Getting to Know Kevin Gallagher and His New Book Loom

Available now by Mad Hat Press

Kevin Gallagher is a political economist, poet, and publisher living in Greater Boston with his wife Kelly, their children Theo and Estelle, and Rexroth the family’s German Shepherd.  Gallagher’s new book is LOOM, published by MadHat Press.  Gallagher edits spoKe, a Boston-based annual of poetry and poetics, and works as a Professor of Global Development Policy at Boston University’s Pardee School for Global Studies.   


Kevin Gallagher is a political economist, poet, and publisher living in Greater Boston with his wife Kelly, their children Theo and Estelle, and Rexroth the family’s German Shepherd.  Gallagher’s new book is LOOM, published by MadHat Press.  Gallagher edits spoKe, a Boston-based annual of poetry and poetics, and works as a Professor of Global Development Policy at Boston University’s Pardee School for Global Studies. 

 

When did you first encounter poetry? How did you discover that you wanted to write poems?
Like most American schoolboys I first encountered poetry in grade school but the last thing it did was stick.  Indeed, my son had the same reaction such that I ‘translated’ it into one of my Freddy Sapienza poems: 

April is (the cruelest) Poetry Month
Freddy’s son comes home from school and screams Dad!
They’re telling us this is poetry month?

We have to read a poem every day!
When we’re done, we have to talk about it!

I know you like poetry so I try,
but I fall asleep after a few lines.

You should see these things Dad.  They’re filled with ‘thou,’
with ‘doth,’ and ‘thee.’ They aren’t talking to me

or anybody else in my whole class.
Dad, you have to do something about this.

You have to write a book of kid’s poems
and get it in by the end of the week!

I can’t take another week of this stuff,
I’d even settle for some extra math!

My first ‘poetic encounter’ was as a mid-teen upon listening to Bob Dylan for the first time.  I was taken by the lyric imagery and sensibility of Visions of Johanna, Desolation Row, and many others.  I then went backwards from there—Ezra Pound and T.S. Eliot fighting in the captain’s tower, Walt Whitman, Rimbaud, Baudelaire, Reverdy, Li Po and Homer.  First in Dylan, then in these, I knew I could connect me to the world and the other world through language, through poetry. 

Do you have a writing routine? A favorite time or place to write?
Lyric poetry comes to me, I can not come to it.  So my short lyric poetry is often light that hits me in the car, in a conversation, in a living insight.  For that reason, the majority of the lyric poems of me disappear because I don’t have the time or moment to capture them and put them on paper or screen.  My recent poetry are epic narratives, those hit me like a lyric poem but have an arc that can be seen and takes more time and vision to play through.  I wish I had the time and routine to make those flow but my only routine is to know that I can’t live without getting it out so I have to take any moment to do so.  At this point in my life that is rough, but okay.  Frank O’Hara said that poetry is often not as good as the movies.  Being my son’s soccer coach, being silly with my daughter, walking my dog, and loving my wife come first, are more fun, and poetry in another way.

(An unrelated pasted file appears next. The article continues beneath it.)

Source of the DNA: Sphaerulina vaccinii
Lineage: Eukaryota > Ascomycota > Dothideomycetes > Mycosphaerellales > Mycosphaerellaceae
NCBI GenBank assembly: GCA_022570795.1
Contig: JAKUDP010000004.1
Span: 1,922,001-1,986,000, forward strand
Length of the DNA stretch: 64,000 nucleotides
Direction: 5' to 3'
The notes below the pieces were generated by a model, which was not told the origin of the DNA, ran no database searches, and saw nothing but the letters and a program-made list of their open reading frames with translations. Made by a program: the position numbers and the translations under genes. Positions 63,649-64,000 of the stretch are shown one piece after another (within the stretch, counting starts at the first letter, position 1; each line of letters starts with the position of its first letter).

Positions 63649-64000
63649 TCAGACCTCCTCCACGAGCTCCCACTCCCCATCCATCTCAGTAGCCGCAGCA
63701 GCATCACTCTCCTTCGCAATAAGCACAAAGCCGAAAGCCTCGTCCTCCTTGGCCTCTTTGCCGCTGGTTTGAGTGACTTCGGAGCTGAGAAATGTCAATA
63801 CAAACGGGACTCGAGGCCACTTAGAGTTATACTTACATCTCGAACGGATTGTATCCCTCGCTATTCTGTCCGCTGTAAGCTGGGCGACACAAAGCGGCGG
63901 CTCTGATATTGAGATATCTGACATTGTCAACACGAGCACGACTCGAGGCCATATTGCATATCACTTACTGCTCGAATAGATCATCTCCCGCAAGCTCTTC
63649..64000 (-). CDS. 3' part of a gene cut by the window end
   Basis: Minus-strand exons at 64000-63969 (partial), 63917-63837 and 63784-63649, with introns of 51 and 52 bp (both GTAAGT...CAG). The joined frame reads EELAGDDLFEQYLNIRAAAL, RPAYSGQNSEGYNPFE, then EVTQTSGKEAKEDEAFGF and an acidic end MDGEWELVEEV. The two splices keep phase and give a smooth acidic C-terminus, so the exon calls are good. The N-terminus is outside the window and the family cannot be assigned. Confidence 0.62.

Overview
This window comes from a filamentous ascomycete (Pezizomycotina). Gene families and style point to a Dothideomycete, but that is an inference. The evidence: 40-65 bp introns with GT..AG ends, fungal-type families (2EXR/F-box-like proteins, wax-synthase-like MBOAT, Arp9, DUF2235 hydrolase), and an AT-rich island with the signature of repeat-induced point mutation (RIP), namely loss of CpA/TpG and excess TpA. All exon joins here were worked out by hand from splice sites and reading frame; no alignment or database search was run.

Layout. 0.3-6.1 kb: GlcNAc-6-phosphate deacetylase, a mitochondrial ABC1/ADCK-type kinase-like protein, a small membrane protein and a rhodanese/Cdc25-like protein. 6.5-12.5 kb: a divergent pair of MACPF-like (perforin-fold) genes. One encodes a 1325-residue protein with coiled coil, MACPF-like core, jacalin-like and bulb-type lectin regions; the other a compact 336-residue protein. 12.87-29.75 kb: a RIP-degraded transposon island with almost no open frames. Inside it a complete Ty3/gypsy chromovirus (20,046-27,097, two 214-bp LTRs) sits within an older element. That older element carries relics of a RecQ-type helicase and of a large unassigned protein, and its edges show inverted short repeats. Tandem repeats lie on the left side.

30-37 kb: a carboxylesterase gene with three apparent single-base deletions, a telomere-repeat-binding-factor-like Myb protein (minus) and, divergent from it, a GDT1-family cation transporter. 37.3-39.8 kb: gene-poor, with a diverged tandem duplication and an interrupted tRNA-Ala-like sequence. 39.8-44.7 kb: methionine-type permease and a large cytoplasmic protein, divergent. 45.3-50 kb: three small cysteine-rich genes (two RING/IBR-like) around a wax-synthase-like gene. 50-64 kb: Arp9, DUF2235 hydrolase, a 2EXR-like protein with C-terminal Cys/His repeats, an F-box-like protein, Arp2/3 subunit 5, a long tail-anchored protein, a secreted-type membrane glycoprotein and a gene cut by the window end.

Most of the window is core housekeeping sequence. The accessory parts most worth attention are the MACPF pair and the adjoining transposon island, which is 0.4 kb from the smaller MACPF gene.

Which writers (living or dead) do you feel have influenced you the most?
Kenneth Rexroth, Charles Olson, Walt Whitman, William Carlos Williams, Muriel Rukeyser, Denise Levertov, Pierre Reverdy, Li Po, Catullus, Octavio Paz, Homero Aridjis, John Brooks Wheelwright, Frank O’Hara, Ezra Pound, James Laughlin, Rafael Alberti, Robert Lowell and Fanny Howe are poets I read on an annual basis. 

Tell us a little bit about your new collection: what's the significance of the title? are there over-arching themes? what was the process of assembling it? was is a project book? etc.
Antebellum Boston was the “Athens of America” that spawned a new American architecture, the first public hospitals, the dawn of secular music, and the country’s first globally renowned poets, writers, and philosophers.

Less known is the fact that the rise of Boston, and the United States as an economic and cultural power in general, was due in no small part to what Massachusetts Senator Charles Sumner called the ‘unholy alliance’ between the ‘lords of the loom’ and the ‘lords of the lash.’  LOOM is a book of poems, or a poem inspired by and derived from the letters, speeches, and lives of lords of the loom as they converted from slave power to stark mad abolitionists.

In 1854, just days after the passage of the Kansas-Nebraska Act--allowing new states to decide whether they would be pro-slavery--escaped slave Anthony Burns was convicted in Boston for violating the Fugitive Slave Act.  A riot ensued in the streets of Boston where abolitionists tried to rescue Burns from the Court House.  United States Marshalls were brought in to escort Burns and Virginia troops to the Boston Harbor through a riotous crowd of over 50,000 carrying black coffins. 

At that moment Amos A. Lawrence said he and other Cotton Whigs became ‘stark-mad abolitionists.’  Indeed, he himself went on to finance John Brown’s efforts to turn Kansas into a free state and to recruit the Massachusetts’ 54th ‘colored’ Infantry.  This conversion was pivotal to the course of American history.  

View a sample poem from Loom here: